In your opinion, do Christians need training in singing?

A person who sings is a free person. Do you recall how Paul and Silas were singing while imprisoned (Acts 16)? They had greater freedom than those who were guarding them! And they were singing!

Mass culture today is a culture of listening, not of singing. We no longer sing at wedding receptions, preferring to hear something pumped out of speakers. We don’t sing at the graveside. Instead we are silent, as though we have lost our voice.

All of this, of course, has an influence on the life of the church. For many who visit us during worship for the first time, communal singing is a revelation.

“Most important to me is that these songs are finding their place in congregational worship.”

Over the course of many years, we have developed an annual singing school where we teach basic music skills and strive to develop in each student a love for congregational singing. Ideally, developing these skills occurs continually in their local church. Only then is growth stable.

Sadly, few congregations have someone who will take charge of such a ministry. Still, we aren’t discouraged, believing that the Lord will bless and place people in these roles.

What are your favorite hymns that you have written?

Every song is special to me in its own way. I think one of the most important songs I’ve written is “Lament for the Innocents.” Jeff Matteson wrote the lyrics in response to the Sandy Hook school mass-shooting in 2012.

Romans 12:15 tells us to mourn with those who mourn. It’s in these moments we become who we are to be. Especially when it is children, we mourn. We discard nationality, ethnicity and language. All conventions are torn away.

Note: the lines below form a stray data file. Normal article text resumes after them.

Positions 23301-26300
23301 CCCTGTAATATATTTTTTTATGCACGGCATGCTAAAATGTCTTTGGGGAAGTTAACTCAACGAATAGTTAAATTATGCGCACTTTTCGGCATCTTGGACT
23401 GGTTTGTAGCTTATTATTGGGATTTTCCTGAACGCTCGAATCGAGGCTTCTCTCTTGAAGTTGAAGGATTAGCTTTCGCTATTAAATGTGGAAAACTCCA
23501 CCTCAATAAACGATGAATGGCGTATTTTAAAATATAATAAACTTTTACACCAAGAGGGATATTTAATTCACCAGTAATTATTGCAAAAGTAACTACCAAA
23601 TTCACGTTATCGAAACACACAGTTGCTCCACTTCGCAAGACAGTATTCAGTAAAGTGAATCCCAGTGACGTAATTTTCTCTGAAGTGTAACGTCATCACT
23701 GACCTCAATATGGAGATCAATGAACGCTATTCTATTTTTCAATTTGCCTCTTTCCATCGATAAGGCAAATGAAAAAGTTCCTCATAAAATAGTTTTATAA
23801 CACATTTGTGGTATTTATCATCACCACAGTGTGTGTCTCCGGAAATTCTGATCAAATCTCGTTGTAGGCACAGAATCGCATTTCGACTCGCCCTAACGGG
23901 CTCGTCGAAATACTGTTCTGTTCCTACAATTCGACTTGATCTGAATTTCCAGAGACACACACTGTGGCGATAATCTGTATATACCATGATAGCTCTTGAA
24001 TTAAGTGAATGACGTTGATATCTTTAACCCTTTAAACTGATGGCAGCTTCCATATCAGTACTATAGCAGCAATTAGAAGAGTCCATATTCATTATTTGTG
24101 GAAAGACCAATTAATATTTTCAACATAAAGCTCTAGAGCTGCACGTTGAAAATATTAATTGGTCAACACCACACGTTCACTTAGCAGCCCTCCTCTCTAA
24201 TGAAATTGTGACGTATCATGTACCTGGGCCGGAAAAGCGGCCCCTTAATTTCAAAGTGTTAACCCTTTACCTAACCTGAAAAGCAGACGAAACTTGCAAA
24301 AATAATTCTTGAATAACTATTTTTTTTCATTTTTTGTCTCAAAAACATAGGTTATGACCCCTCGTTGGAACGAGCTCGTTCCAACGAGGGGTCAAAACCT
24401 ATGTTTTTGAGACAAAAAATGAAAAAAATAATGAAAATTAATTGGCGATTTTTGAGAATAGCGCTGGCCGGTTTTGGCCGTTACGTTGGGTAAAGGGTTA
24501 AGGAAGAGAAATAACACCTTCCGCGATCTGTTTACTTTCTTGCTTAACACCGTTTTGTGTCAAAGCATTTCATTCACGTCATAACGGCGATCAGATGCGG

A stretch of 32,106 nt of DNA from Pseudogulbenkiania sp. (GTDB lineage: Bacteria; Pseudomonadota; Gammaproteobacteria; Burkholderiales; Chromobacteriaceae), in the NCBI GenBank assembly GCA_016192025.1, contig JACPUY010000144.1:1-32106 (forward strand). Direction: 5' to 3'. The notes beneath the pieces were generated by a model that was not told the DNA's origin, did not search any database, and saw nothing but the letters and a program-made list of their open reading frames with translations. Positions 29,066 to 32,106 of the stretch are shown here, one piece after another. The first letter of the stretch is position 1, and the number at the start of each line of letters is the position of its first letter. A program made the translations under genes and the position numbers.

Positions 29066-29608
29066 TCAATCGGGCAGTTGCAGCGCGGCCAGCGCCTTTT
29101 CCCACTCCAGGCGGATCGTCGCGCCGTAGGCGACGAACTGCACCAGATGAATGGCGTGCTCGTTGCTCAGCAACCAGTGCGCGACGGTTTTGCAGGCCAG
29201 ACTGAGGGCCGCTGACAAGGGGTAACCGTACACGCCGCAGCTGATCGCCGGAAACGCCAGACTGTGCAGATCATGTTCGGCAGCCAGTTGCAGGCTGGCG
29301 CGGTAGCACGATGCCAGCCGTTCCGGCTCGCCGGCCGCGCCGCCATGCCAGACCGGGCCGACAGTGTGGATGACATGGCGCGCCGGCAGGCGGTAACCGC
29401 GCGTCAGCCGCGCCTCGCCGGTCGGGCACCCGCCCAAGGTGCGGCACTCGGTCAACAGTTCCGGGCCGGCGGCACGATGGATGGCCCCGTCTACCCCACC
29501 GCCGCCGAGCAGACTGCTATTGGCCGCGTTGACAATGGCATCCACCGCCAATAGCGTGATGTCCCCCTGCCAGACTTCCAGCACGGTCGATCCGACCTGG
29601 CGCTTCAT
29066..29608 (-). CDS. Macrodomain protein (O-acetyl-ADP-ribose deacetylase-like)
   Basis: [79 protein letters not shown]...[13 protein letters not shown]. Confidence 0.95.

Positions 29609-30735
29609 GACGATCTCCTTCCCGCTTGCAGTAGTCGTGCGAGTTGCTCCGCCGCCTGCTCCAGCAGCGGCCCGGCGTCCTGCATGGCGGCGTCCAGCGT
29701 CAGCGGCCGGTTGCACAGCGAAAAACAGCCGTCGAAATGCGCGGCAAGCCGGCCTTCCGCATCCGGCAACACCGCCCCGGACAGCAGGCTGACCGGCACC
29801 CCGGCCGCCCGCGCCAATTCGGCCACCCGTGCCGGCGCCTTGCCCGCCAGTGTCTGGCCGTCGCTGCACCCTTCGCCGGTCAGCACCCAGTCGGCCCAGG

I know that many congregations in the USA love the song “My God and King.” The lyrics for this song were written by Mark Shipp of Austin on themes from Psalm 84.


A few songs are unique in that their lyrics are practically unchanged from the biblical text: “The Lord’s Prayer,” “The Lord is Risen from the Grave” and “You are the Light of the World.” The English versions of these songs were worked on by Brad Cawyer, a wonderful musician from Dallas.

How is your wife involved in your ministry?

Lina has always been a part of the ensemble Psalom. She has an amazing gift in her voice.

For a number of years Lina has been the choir director at St. Petersburg Christian University, and she trains the choir for a church in nearby Pavlovsk. She also teaches in the annual singing school. Her support of me is no small thing.

Who uses your music, and how can American Christians learn more about it?

This music is used by congregations, performing groups, small ensembles and choirs at Christian universities. Many of the songs are translated into English, German, Estonian, French, Albanian and Greek – which makes them useable all over the world.

Most important to me is that these songs are finding their place in congregational worship.

Sheet music is available on Psalom’s website. Many songs are included in the Russian-language songbook “Music of the Heart,” published by Eastern European Mission for churches in Russia and Ukraine. Some songs in English are published in the U.S. as part of the project “Timeless: Ancient Psalms for the Church Today.” Also, there is a multi-volume set of songbooks of my music that James Tackett of Austin Christian Acappella Music made possible.

WEBSITES: psalom.org, congregationalworship.org

Filed under: a cappella Dialogue Dialogue hymns